“The owner will select the winning design and hire a local artist to paint it,” the page says.

In retrospect, Mr. Hawkins said, he could have asked more questions. The design request was odd for Peoria, where Mr Hawkins said companies typically commissioned murals of families, town celebrities and animals.

Mr Hawkins said the man had never shown him a permit or proof that he owned the building. He didn’t say what he does for a living and never gave his full name. He only provided the last name Comte in a two sentence email he sent to Mr. Hawkins with a copy of the drawing.

“The drawing is attached,” the email dated November 23 reads. “The designer placed it on a one-foot grid so you could layout it from that image. Sincerely, Nate Comte.

An email sent to the account requesting a comment did not receive a response. No message was left on the voicemail of a phone number provided in the email.

Mr Hawkins said he first met the man at an art show in Peoria about a year and a half ago. He didn’t hear from him again until he called him the week before Thanksgiving to order the mural.

“I was really hesitant at first because it’s a pretty big mural,” Mr. Hawkins said. But the man was offering enough money that Mr. Hawkins could hire a great team to help him.

Mr. Hawkins asked him what the Russian words meant and the man replied, “Peace, land, cookies.”

“I thought he was opening a bakery,” Mr. Hawkins said.

Mr Hawkins said he last saw the man on November 29, when they met for lunch, where Mr Hawkins said he showed him photos of the mural.

Later that day, when the mural was finished, Mr. Hawkins called him and texted him to come see her. The man never responded and Mr. Hawkins said he had not heard from him since. Mr. Hawkins declined to say how much he was paid.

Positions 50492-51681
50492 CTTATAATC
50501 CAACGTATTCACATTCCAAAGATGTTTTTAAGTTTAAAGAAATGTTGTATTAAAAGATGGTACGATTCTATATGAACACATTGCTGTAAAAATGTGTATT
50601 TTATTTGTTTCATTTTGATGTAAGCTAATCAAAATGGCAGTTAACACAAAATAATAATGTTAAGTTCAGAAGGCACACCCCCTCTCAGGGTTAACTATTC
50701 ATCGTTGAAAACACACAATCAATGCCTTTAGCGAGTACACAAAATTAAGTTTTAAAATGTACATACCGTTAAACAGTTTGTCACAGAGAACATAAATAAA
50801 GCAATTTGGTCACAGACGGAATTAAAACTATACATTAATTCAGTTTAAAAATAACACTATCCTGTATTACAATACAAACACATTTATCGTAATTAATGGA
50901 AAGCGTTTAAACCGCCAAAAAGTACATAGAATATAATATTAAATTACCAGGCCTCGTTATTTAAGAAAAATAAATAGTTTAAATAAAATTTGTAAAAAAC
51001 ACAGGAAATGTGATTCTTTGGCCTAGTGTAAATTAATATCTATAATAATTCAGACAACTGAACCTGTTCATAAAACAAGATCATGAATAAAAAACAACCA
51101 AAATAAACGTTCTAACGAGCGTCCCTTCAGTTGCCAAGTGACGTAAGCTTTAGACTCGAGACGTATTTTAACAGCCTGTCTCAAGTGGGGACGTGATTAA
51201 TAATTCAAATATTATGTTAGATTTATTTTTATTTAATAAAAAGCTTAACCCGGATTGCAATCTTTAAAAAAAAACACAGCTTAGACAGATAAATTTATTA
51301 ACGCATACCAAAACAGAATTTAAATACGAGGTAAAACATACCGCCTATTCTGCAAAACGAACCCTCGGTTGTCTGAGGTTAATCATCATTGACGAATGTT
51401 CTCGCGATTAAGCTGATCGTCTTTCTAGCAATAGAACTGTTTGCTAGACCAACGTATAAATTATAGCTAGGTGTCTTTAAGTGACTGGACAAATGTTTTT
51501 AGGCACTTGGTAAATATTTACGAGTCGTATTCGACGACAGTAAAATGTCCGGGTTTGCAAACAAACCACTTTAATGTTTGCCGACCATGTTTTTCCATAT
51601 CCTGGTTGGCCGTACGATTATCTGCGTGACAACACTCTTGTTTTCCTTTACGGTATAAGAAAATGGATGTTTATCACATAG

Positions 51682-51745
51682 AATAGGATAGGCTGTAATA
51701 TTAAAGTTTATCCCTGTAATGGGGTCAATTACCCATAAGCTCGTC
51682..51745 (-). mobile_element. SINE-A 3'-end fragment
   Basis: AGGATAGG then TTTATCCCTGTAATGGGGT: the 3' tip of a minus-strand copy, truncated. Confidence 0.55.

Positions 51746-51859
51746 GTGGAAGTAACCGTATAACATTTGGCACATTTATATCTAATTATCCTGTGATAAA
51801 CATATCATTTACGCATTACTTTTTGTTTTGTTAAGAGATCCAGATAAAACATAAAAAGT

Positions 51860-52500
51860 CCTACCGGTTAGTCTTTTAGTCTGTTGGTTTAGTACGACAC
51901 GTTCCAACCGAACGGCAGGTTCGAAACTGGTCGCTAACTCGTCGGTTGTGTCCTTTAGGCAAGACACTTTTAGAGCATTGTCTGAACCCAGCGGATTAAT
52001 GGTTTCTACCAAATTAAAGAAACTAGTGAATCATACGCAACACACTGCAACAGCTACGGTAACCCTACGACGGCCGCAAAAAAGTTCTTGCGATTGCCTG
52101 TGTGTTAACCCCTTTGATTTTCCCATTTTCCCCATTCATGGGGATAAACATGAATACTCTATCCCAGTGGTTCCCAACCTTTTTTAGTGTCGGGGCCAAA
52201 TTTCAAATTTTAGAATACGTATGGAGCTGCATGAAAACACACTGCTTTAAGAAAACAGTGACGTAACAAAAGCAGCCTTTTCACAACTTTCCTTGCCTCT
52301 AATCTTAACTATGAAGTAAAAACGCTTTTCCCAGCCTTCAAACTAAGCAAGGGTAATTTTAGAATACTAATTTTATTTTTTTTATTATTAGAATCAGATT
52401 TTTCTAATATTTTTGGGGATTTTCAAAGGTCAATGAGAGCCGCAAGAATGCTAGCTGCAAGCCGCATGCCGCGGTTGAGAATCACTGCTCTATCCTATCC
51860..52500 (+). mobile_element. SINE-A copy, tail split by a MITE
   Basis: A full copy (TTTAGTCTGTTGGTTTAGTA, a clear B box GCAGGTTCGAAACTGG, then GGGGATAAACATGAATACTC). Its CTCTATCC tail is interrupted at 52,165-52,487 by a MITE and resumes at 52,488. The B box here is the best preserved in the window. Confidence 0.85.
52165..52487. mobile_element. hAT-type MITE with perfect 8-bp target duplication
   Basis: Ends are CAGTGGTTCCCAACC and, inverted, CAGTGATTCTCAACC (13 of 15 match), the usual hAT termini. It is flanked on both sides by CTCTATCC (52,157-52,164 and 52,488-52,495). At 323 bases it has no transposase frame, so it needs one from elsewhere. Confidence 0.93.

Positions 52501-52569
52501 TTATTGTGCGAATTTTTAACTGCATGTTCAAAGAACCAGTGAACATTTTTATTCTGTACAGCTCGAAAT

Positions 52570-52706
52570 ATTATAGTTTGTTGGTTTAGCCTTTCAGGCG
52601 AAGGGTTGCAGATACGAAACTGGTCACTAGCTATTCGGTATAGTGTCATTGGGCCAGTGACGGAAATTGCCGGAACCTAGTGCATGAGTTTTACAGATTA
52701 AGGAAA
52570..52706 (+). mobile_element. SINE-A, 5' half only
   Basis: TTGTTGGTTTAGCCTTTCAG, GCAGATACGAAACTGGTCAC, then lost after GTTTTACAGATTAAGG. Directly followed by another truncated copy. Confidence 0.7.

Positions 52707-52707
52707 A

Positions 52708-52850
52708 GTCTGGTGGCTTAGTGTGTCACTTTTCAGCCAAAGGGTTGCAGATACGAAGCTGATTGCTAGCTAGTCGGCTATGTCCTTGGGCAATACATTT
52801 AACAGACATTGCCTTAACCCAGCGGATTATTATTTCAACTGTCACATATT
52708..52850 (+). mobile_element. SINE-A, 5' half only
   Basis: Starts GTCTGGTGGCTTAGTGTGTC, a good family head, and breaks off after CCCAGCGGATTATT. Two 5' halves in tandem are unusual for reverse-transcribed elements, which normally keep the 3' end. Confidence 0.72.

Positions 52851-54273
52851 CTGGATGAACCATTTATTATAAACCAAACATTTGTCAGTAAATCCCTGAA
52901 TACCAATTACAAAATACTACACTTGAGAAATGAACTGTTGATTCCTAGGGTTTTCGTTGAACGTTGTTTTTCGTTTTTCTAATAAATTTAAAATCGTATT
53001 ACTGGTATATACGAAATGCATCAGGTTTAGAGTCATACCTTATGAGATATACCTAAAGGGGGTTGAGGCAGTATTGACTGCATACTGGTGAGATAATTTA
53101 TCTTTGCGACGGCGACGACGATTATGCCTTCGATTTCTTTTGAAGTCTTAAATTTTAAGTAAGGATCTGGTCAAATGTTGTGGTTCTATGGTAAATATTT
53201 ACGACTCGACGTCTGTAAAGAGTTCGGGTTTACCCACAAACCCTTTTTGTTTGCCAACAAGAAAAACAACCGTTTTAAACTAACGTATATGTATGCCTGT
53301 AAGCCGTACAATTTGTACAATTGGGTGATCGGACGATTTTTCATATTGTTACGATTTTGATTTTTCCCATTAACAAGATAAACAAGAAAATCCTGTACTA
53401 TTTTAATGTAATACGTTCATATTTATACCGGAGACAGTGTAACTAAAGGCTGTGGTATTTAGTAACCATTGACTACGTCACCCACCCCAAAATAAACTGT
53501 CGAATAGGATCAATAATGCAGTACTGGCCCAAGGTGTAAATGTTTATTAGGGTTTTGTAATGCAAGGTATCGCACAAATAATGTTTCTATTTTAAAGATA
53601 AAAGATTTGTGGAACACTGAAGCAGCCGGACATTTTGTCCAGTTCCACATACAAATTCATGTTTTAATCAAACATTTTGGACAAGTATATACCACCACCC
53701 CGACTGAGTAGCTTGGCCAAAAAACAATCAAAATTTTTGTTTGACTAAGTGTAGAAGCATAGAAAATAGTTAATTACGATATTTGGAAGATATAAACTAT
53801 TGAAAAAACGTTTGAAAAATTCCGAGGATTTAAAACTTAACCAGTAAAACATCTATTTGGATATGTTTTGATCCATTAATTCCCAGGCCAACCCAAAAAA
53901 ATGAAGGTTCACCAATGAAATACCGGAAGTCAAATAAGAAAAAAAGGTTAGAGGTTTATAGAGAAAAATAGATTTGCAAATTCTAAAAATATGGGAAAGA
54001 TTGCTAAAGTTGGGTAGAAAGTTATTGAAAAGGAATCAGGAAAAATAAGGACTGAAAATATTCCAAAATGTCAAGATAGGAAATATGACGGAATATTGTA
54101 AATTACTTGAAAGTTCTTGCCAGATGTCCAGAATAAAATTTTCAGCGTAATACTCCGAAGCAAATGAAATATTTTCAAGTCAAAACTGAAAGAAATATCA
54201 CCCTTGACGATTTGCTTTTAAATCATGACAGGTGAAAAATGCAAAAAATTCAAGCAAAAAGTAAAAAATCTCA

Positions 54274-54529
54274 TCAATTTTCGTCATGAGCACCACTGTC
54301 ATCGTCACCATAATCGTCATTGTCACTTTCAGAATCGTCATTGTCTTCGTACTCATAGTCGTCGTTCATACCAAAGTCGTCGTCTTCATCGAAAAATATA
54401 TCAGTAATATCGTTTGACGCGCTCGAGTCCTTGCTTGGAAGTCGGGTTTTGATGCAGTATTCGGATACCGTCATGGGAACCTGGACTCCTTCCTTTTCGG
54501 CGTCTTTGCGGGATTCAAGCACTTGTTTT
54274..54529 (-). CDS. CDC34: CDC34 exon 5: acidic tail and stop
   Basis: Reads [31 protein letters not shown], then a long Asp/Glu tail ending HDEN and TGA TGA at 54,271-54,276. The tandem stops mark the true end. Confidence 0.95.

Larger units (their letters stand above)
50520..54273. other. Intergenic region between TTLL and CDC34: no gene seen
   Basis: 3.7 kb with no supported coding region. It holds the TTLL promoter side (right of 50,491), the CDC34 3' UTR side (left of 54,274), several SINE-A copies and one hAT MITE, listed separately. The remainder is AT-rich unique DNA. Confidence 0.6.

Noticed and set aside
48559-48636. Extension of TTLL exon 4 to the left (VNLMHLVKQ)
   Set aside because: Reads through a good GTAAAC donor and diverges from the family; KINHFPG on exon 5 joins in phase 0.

The episode will remind artists to ask more questions of the people commissioning their work, said Ms. Gordon, director of the artistic program.

“It’s a relatively small community, and I think there’s just a little bit of good faith on the part of the artists when they’ve been commissioned to do a piece,” she said.

The neighborhood where Mr. Hawkins painted Cookie Monster is a mix of residential and industrial buildings largely devoid of the colorful murals that dot other parts of the city, said Katy Shackelford, a St. Louis city planner who lived in Peoria for over five years. years and advised on public art installations.

The swift pullback, however, gave the mural and its “cheeky” interpretation of the Bolshevik rallying cry a meaning it might not otherwise have had, Ms Shackelford said.

“I think the message went further because it was temporary,” Ms. Shackelford said. “If he had stayed put over time, people would have been like, ‘Dude, that was a lousy mural.'”

Despite the stress caused by the deception, Mr Hawkins said he was not upset by his mysterious boss, whom he described as an “honest liar”.

In other words: me not angry.

“The guy paid me and he paid me pretty well,” Mr. Hawkins said. “So I’m not mad at all about that.”

Ellen Barry contributed reporting and Susan Beachy contributed research.